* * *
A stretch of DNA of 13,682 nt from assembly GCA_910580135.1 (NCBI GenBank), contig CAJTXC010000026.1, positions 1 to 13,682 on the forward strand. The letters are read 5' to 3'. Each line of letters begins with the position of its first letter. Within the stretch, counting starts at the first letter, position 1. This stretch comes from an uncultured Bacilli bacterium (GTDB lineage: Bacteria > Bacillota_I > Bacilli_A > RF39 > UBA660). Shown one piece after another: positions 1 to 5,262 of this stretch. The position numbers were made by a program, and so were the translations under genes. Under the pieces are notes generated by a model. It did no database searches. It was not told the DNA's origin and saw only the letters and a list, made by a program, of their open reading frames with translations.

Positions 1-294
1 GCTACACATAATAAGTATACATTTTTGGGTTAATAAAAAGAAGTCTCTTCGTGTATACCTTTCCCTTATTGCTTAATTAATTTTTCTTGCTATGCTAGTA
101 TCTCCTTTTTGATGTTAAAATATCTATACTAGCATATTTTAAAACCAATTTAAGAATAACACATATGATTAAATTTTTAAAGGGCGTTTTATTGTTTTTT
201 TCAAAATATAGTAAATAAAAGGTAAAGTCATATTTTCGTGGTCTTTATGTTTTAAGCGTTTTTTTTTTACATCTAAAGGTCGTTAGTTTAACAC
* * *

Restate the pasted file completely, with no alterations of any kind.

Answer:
A stretch of DNA of 13,682 nt from assembly GCA_910580135.1 (NCBI GenBank), contig CAJTXC010000026.1, positions 1 to 13,682 on the forward strand. The letters are read 5' to 3'. Each line of letters begins with the position of its first letter. Within the stretch, counting starts at the first letter, position 1. This stretch comes from an uncultured Bacilli bacterium (GTDB lineage: Bacteria > Bacillota_I > Bacilli_A > RF39 > UBA660). Shown one piece after another: positions 1 to 5,262 of this stretch. The position numbers were made by a program, and so were the translations under genes. Under the pieces are notes generated by a model. It did no database searches. It was not told the DNA's origin and saw only the letters and a list, made by a program, of their open reading frames with translations.

Positions 1-294
1 GCTACACATAATAAGTATACATTTTTGGGTTAATAAAAAGAAGTCTCTTCGTGTATACCTTTCCCTTATTGCTTAATTAATTTTTCTTGCTATGCTAGTA
101 TCTCCTTTTTGATGTTAAAATATCTATACTAGCATATTTTAAAACCAATTTAAGAATAACACATATGATTAAATTTTTAAAGGGCGTTTTATTGTTTTTT
201 TCAAAATATAGTAAATAAAAGGTAAAGTCATATTTTCGTGGTCTTTATGTTTTAAGCGTTTTTTTTTTACATCTAAAGGTCGTTAGTTTAACAC